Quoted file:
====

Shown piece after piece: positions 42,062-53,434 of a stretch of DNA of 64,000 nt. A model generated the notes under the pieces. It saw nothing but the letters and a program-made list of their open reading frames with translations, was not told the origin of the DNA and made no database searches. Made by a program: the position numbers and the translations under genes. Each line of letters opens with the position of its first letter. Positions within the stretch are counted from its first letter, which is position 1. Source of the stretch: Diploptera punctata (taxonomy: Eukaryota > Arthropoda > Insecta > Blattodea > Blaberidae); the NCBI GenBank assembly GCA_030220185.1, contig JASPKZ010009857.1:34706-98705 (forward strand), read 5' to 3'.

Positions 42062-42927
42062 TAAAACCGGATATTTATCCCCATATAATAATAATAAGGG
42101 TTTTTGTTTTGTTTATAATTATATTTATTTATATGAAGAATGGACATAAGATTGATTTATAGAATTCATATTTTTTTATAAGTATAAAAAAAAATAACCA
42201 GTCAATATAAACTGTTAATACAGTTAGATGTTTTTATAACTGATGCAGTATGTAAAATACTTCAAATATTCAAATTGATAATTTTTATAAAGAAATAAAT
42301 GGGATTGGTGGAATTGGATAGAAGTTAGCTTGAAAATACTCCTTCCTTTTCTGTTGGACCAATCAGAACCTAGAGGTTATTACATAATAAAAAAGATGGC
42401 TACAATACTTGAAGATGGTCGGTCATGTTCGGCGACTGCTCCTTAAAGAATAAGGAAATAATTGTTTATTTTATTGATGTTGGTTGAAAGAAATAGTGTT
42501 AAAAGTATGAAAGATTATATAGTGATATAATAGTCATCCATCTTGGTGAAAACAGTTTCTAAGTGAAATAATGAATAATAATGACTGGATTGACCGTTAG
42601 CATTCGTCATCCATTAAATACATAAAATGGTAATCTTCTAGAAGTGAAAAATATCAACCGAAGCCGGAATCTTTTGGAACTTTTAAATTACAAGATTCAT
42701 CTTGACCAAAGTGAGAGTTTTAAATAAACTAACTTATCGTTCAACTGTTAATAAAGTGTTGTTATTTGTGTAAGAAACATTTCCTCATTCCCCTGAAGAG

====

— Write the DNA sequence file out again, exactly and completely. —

Shown piece after piece: positions 42,062-53,434 of a stretch of DNA of 64,000 nt. A model generated the notes under the pieces. It saw nothing but the letters and a program-made list of their open reading frames with translations, was not told the origin of the DNA and made no database searches. Made by a program: the position numbers and the translations under genes. Each line of letters opens with the position of its first letter. Positions within the stretch are counted from its first letter, which is position 1. Source of the stretch: Diploptera punctata (taxonomy: Eukaryota > Arthropoda > Insecta > Blattodea > Blaberidae); the NCBI GenBank assembly GCA_030220185.1, contig JASPKZ010009857.1:34706-98705 (forward strand), read 5' to 3'.

Positions 42062-42927
42062 TAAAACCGGATATTTATCCCCATATAATAATAATAAGGG
42101 TTTTTGTTTTGTTTATAATTATATTTATTTATATGAAGAATGGACATAAGATTGATTTATAGAATTCATATTTTTTTATAAGTATAAAAAAAAATAACCA
42201 GTCAATATAAACTGTTAATACAGTTAGATGTTTTTATAACTGATGCAGTATGTAAAATACTTCAAATATTCAAATTGATAATTTTTATAAAGAAATAAAT
42301 GGGATTGGTGGAATTGGATAGAAGTTAGCTTGAAAATACTCCTTCCTTTTCTGTTGGACCAATCAGAACCTAGAGGTTATTACATAATAAAAAAGATGGC
42401 TACAATACTTGAAGATGGTCGGTCATGTTCGGCGACTGCTCCTTAAAGAATAAGGAAATAATTGTTTATTTTATTGATGTTGGTTGAAAGAAATAGTGTT
42501 AAAAGTATGAAAGATTATATAGTGATATAATAGTCATCCATCTTGGTGAAAACAGTTTCTAAGTGAAATAATGAATAATAATGACTGGATTGACCGTTAG
42601 CATTCGTCATCCATTAAATACATAAAATGGTAATCTTCTAGAAGTGAAAAATATCAACCGAAGCCGGAATCTTTTGGAACTTTTAAATTACAAGATTCAT
42701 CTTGACCAAAGTGAGAGTTTTAAATAAACTAACTTATCGTTCAACTGTTAATAAAGTGTTGTTATTTGTGTAAGAAACATTTCCTCATTCCCCTGAAGAG